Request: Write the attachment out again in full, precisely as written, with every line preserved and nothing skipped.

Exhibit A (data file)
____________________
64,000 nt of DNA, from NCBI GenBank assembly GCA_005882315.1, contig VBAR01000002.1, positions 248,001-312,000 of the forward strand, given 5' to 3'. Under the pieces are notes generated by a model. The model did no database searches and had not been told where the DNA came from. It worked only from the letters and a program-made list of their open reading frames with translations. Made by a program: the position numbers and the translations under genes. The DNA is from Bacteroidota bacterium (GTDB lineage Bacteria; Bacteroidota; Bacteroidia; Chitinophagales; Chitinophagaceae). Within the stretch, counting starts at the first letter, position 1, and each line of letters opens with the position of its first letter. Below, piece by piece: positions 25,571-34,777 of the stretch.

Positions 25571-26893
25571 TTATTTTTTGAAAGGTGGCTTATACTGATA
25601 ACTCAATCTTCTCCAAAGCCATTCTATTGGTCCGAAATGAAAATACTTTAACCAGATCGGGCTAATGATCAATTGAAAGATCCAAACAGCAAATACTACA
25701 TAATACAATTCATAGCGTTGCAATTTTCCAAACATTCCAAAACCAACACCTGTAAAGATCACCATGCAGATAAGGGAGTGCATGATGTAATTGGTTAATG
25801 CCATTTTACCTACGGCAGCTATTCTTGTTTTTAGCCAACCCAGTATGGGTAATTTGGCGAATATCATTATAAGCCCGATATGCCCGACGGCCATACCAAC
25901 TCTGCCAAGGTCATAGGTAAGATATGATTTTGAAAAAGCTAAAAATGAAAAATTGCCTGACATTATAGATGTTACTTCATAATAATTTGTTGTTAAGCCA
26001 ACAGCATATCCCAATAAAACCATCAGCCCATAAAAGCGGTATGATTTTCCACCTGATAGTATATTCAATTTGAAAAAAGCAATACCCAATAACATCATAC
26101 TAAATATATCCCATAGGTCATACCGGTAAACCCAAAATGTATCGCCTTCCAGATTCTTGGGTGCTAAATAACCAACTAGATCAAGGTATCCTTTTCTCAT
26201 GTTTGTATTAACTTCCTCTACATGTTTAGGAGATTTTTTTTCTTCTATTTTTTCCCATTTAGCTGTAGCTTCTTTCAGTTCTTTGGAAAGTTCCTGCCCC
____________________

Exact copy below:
64,000 nt of DNA, from NCBI GenBank assembly GCA_005882315.1, contig VBAR01000002.1, positions 248,001-312,000 of the forward strand, given 5' to 3'. Under the pieces are notes generated by a model. The model did no database searches and had not been told where the DNA came from. It worked only from the letters and a program-made list of their open reading frames with translations. Made by a program: the position numbers and the translations under genes. The DNA is from Bacteroidota bacterium (GTDB lineage Bacteria; Bacteroidota; Bacteroidia; Chitinophagales; Chitinophagaceae). Within the stretch, counting starts at the first letter, position 1, and each line of letters opens with the position of its first letter. Below, piece by piece: positions 25,571-34,777 of the stretch.

Positions 25571-26893
25571 TTATTTTTTGAAAGGTGGCTTATACTGATA
25601 ACTCAATCTTCTCCAAAGCCATTCTATTGGTCCGAAATGAAAATACTTTAACCAGATCGGGCTAATGATCAATTGAAAGATCCAAACAGCAAATACTACA
25701 TAATACAATTCATAGCGTTGCAATTTTCCAAACATTCCAAAACCAACACCTGTAAAGATCACCATGCAGATAAGGGAGTGCATGATGTAATTGGTTAATG
25801 CCATTTTACCTACGGCAGCTATTCTTGTTTTTAGCCAACCCAGTATGGGTAATTTGGCGAATATCATTATAAGCCCGATATGCCCGACGGCCATACCAAC
25901 TCTGCCAAGGTCATAGGTAAGATATGATTTTGAAAAAGCTAAAAATGAAAAATTGCCTGACATTATAGATGTTACTTCATAATAATTTGTTGTTAAGCCA
26001 ACAGCATATCCCAATAAAACCATCAGCCCATAAAAGCGGTATGATTTTCCACCTGATAGTATATTCAATTTGAAAAAAGCAATACCCAATAACATCATAC
26101 TAAATATATCCCATAGGTCATACCGGTAAACCCAAAATGTATCGCCTTCCAGATTCTTGGGTGCTAAATAACCAACTAGATCAAGGTATCCTTTTCTCAT
26201 GTTTGTATTAACTTCCTCTACATGTTTAGGAGATTTTTTTTCTTCTATTTTTTCCCATTTAGCTGTAGCTTCTTTCAGTTCTTTGGAAAGTTCCTGCCCC